Going on vacation may be more than just a frivolous pleasure -- it may actually be good for your health, according to a study of men at high risk for heart disease.
"Vacations may not only be enjoyable, but also health promoting," said study co-author Brooks B. Gump, PhD, of the Department of Psychology at the State University of New York at Oswego.
Gump and co-author Karen A. Matthews, PhD, of the Department of Psychiatry at the University of Pittsburgh, analyzed data from a nine-year study of more than 12,000 men at high risk for coronary heart disease. The study participants had filled out questionnaires each year including a question about vacationing in the past 12 months.
Those with regular annual vacations had a lower risk of death during the study period relative to those skipping their vacations, according to Gump and Matthews. Their results held even when the researchers took the study participants’ socioeconomic status (SES) into account.
The researchers report their findings in the September/October issue of the journal Psychosomatic Medicine.
Gump and Matthews also considered other factors that could have skewed the study results. Poor health could have prevented those study participants most at risk for dying from taking frequent vacations, for example. More affluent participants may have taken more vacations as well as having been in better health. However, even when the researchers accounted for these possibilities their results held: vacations had an independent health-protective effect.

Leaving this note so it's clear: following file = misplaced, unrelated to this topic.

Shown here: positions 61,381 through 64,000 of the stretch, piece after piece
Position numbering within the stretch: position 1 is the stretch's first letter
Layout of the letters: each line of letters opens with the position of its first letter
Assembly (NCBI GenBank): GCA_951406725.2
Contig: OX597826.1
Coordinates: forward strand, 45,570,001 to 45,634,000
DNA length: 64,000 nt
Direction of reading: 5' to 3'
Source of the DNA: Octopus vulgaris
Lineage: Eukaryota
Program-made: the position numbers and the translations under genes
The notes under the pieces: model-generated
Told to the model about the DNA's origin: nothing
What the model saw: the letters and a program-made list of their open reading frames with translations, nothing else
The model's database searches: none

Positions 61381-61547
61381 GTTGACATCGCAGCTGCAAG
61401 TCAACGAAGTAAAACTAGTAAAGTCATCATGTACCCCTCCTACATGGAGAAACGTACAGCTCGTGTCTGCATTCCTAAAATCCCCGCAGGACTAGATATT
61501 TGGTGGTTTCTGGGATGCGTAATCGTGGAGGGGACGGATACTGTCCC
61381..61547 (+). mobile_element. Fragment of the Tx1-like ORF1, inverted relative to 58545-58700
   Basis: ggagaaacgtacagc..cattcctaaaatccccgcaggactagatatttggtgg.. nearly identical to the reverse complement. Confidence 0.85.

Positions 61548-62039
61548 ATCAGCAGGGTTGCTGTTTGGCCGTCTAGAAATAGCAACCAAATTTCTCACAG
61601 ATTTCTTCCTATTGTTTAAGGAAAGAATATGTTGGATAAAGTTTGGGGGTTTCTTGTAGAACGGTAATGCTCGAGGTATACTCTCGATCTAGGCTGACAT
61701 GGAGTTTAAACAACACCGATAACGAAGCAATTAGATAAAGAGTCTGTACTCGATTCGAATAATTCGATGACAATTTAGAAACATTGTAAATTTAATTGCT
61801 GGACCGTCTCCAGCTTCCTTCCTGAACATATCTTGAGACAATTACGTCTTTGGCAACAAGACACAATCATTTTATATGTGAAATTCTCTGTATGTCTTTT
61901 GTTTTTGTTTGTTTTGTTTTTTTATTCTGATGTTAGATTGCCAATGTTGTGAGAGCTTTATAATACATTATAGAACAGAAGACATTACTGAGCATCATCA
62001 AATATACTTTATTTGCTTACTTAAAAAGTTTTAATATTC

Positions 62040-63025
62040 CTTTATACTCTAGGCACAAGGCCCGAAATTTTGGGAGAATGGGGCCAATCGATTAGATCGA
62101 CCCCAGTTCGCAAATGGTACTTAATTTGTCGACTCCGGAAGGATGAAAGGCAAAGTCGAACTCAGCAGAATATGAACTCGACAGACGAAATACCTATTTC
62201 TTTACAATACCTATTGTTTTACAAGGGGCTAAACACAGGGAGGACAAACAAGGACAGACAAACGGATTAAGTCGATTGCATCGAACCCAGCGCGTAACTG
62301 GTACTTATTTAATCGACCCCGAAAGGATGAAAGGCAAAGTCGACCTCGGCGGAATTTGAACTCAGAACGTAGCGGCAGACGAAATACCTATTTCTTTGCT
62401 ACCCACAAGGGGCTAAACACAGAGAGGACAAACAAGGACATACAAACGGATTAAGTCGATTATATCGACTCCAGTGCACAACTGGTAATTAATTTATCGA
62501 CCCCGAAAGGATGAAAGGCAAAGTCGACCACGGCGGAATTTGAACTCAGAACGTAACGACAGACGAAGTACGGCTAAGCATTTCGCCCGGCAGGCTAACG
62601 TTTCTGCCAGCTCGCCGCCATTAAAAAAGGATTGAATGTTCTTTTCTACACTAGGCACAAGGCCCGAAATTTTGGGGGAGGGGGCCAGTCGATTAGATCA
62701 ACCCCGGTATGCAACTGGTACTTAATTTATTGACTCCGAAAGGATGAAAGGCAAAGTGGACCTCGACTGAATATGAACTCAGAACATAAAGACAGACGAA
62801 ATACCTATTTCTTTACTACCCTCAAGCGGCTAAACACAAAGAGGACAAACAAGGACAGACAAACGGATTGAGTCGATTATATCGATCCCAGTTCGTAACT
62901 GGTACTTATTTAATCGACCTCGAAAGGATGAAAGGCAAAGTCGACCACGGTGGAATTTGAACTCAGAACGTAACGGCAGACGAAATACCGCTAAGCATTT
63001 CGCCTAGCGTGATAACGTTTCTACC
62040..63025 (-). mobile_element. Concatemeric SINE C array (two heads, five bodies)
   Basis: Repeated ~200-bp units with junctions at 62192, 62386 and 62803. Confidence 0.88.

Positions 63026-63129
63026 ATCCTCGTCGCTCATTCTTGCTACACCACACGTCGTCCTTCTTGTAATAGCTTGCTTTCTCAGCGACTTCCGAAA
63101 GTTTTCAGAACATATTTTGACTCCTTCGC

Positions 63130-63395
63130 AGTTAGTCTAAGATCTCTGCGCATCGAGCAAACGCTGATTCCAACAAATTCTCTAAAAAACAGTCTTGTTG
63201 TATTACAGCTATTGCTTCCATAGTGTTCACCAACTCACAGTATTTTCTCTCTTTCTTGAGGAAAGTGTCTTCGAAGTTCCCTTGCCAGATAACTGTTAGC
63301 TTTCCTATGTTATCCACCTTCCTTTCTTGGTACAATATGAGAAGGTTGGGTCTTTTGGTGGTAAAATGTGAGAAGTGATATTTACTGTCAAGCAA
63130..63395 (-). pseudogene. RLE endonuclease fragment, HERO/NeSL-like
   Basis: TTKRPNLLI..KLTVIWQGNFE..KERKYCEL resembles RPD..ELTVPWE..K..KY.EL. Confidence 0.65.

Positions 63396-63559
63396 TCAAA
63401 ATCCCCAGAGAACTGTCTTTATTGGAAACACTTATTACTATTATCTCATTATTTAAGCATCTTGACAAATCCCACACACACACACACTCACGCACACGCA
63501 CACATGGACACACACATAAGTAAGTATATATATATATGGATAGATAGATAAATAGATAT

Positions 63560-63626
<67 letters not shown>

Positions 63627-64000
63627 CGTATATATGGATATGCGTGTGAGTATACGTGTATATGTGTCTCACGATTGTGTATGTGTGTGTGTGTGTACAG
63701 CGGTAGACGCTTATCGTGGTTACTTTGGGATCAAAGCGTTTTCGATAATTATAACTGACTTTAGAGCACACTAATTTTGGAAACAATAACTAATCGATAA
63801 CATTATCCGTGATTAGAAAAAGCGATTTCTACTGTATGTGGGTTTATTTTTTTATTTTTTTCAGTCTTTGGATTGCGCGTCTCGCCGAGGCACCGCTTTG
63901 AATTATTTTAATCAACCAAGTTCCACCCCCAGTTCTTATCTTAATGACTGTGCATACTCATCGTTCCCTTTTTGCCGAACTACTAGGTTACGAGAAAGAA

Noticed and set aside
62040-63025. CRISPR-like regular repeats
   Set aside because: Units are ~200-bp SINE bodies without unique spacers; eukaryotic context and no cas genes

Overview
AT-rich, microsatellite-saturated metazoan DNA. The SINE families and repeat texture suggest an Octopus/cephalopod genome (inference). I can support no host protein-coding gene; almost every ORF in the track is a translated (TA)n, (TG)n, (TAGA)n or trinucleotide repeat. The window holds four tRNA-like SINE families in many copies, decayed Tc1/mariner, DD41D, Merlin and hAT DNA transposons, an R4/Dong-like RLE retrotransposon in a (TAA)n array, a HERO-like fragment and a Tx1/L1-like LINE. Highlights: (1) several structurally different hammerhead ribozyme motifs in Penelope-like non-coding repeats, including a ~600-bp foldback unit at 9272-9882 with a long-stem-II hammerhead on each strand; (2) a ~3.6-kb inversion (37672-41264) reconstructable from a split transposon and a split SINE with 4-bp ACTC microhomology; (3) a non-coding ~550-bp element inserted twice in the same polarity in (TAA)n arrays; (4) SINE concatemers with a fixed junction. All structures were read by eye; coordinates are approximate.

Vacations may protect health by reducing stress -- a known risk factor for many diseases. Vacations were more protective against death from coronary heart disease -- known to be influenced by stress -- than diseases such as cancer, found Gump and Matthews.
Aside from the removal of stress, vacations may work their magic by providing opportunities to engage in restorative behaviors such as interactions with family and friends and exercise, according to Gump and Matthews, who noted that more research is needed to determine the exact mechanism by which vacationing may contribute to good health.
The researchers noted a limitation of their study; based on the data they had to work with, they were not able to determine the quantity or length of annual vacations, nor did they have information about vacation quality.
"Such information might enable a description of the type and pattern of vacationing that have health-protective effects," said Gump.
"Despite such study limitations, these findings suggest the importance of considering the health benefits of restorative behaviors, such as vacationing," Gump concluded
This research was supported by a grant from the National Heart, Lung, and Blood Institute.
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